Is Apple Sauce Good For Weight Loss
Apple sauce is one of those things that we love to eat even though it’s not exactly good for us. It can be used as a tasty dip, spread on toast, mixed into oatmeal or poured over ice cream — all without adding any calories at all. But just because apple sauce has zero calories doesn’t mean you should go wild when indulging. In fact, if you’re looking to lose weight, eating too much apple sauce could actually do more harm than good.
The reason why? Apples contain pectin, which acts like a natural broom by sweeping out plaque from our teeth, but also increases water retention (which makes you bloated) and can cause constipation. When it comes to nutrition, there are some types of apple (like Fuji and Gala varieties) that are better for you than others (Granny Smiths tend to have higher amounts). And when it comes to weight loss, there are two main factors to consider: how much fiber and how much added sugar is present. The less sugar and the more fiber, the better.
While most of us don’t realize it, apples contain about 5 grams of naturally occurring fructose per serving. This means that every single teaspoon of apple sauce contains roughly 2 teaspoons of naturally occurring sugars, which come straight from the apple itself. Since fruit juice often has a much higher concentration of sugar, choosing a pure-apple version of the same product will ensure you consume fewer calories overall while still getting the nutritional value that you need.
Fiber isn’t just found in fruits; it’s also contained in vegetables such as cucumbers, celery, carrots and leafy greens. Fiber helps keep our digestive system running smoothly, and it plays a large role in keeping our blood sugar levels regulated. In addition, fiber promotes healthy bowel movements, which is great for anyone who suffers from constipation or diarrhea. Some people think that fiber aids in weight management because it keeps food moving through their stomach faster so they feel full sooner. However, this effect only applies to foods containing lots of soluble fiber, such as oats, barley, chickpeas and prunes. Soluble fiber cannot absorb water, so its function is purely mechanical. If you want to know more about the difference between insoluble and soluble fibers, check out How Fats & Oils Work.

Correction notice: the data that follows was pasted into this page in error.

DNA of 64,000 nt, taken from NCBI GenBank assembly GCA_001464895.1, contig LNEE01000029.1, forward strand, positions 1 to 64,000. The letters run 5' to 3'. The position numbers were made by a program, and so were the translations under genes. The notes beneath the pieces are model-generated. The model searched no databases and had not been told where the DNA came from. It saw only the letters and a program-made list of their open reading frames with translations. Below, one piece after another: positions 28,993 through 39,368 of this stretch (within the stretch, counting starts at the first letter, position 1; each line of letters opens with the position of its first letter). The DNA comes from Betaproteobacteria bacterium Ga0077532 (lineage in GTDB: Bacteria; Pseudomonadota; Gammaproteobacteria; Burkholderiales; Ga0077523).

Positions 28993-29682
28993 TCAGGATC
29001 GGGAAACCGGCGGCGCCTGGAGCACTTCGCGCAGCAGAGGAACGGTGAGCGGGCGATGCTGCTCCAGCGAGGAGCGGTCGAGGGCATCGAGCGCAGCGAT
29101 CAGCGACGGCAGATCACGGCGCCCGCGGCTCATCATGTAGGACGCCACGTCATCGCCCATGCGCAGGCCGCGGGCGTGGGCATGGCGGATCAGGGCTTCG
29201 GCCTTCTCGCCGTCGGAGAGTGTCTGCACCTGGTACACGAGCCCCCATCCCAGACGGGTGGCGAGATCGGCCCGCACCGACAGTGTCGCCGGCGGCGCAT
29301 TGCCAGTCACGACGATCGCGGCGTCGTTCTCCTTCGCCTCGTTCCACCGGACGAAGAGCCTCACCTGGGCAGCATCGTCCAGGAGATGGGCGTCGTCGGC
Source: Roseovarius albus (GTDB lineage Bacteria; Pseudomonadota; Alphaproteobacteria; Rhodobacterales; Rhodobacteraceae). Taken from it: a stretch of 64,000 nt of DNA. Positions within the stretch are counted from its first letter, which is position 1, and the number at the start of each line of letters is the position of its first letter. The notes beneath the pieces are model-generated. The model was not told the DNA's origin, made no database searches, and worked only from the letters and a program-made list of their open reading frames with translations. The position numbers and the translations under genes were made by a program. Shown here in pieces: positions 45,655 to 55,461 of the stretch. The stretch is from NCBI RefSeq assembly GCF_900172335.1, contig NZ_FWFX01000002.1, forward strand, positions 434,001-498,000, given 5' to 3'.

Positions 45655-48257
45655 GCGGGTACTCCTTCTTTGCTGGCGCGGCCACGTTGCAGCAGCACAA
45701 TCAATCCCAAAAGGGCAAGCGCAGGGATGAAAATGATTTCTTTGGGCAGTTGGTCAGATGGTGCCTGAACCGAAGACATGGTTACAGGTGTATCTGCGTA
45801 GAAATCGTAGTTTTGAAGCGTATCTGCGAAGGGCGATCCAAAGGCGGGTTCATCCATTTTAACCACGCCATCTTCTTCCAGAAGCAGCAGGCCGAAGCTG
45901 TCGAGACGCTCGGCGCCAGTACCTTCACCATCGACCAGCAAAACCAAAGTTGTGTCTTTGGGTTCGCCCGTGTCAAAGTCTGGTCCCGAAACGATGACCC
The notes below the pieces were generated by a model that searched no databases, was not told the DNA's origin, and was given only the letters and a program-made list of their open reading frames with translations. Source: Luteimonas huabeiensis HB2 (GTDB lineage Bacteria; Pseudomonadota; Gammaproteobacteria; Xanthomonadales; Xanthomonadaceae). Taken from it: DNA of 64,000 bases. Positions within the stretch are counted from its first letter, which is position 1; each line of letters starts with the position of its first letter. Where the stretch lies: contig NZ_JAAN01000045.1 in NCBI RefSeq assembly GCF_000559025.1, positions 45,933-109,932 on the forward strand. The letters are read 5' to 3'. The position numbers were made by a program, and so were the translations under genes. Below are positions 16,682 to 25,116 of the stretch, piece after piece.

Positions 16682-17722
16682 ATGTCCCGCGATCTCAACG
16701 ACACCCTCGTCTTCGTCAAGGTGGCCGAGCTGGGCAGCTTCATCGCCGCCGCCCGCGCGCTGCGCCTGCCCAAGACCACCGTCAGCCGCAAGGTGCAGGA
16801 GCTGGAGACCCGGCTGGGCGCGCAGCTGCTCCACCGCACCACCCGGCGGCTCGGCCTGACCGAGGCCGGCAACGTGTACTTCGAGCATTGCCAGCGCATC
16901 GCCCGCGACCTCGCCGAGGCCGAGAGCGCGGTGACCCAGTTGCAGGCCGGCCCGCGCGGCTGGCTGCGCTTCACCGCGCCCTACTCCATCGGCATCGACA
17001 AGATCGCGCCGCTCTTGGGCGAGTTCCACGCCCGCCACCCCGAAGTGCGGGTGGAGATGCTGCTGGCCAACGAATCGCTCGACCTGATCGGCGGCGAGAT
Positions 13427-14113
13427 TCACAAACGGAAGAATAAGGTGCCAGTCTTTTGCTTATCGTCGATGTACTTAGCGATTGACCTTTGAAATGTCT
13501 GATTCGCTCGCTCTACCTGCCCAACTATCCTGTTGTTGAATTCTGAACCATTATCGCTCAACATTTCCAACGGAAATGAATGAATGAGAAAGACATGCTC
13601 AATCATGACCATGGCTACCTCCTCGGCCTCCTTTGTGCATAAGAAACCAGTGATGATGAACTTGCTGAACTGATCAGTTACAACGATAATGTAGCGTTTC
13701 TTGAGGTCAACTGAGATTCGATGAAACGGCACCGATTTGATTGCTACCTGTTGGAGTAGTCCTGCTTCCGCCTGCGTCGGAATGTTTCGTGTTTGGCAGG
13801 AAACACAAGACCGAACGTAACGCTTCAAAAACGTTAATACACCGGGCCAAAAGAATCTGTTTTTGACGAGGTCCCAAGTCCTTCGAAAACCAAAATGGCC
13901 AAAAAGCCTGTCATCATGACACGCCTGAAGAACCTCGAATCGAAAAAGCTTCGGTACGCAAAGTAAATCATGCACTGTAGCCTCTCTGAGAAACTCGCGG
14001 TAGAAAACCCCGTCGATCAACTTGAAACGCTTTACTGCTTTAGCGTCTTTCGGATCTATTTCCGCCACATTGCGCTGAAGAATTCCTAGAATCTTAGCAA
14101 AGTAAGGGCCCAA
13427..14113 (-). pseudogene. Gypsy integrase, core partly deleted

Since apples aren’t known for having high levels of both soluble and insoluble fiber, it might seem counterintuitive that consuming them would aid in weight control. However, studies show that people who consumed diets rich in fiber lost more weight than those who didn’t. Plus, since fiber takes longer for the body to break down, it won’t contribute to spikes in blood sugar levels after meals. Eating fiber-rich foods can also prevent overeating, especially during mealtimes, by making you feel fuller.
So what does this mean for your favorite dipping sauce? Read on to find out.
Why Is Apple Sauce Bad for You?
In order to understand how bad apple sauce is for you, we first have to look at why it can be beneficial for certain people. To get the maximum amount of nutrients from apples, it’s best to eat the skin. By doing so, you’ll be able to extract the majority of the antioxidants, vitamins and minerals. Unfortunately, many commercial products strip away the skins before processing, leaving behind nothing but empty calories. Fortunately, there are several brands of applesauces available that include the peel, called “flesh-free” because they’ve been processed with minimal heat. These versions provide a lot more flavor than the original, but they’re still relatively high in calories and fat, depending on the brand.
When applesauce is heated, the enzymes responsible for breaking down complex carbohydrates start to work, causing glucose to break down into simple sugars. The downside of this enzymatic reaction is that it creates small amounts of acetic acid, which gives the apple sauce its distinctive vinegar taste. Acetic acid is essentially undigestible, so it passes right through the gut untouched. As a result, people who consume excessive quantities of acetic acid can experience bloating, gas and heartburn. Although excess consumption of apple sauce wouldn’t necessarily put someone on a strict diet, it could potentially lead to weight gain. A study published in Nutrition Reviews showed that overweight men who ate five servings of baked goods with apple sauce gained significantly more weight than those who ate the same items sans sauce. Also, a different study reported that women who drank a glass of milk with breakfast every day had twice the rate of weight gain compared to those who didn’t drink the milk.
If you’re trying to cut back on calories, try substituting applesauce for butter, oil or other fats. Or mix in ground flaxseed for extra omega-3 fatty acids. While these options may sound healthier, remember that you shouldn’t replace whole grains with refined ones unless directed to by a doctor. Refined flours typically contain a lower protein content than whole-grain flour, and it’s possible that they could negatively affect your cholesterol levels.
For a healthy snack that tastes delicious, give applesauce a chance! Just make sure to choose an unsweetened variety and stick to three servings total each week.
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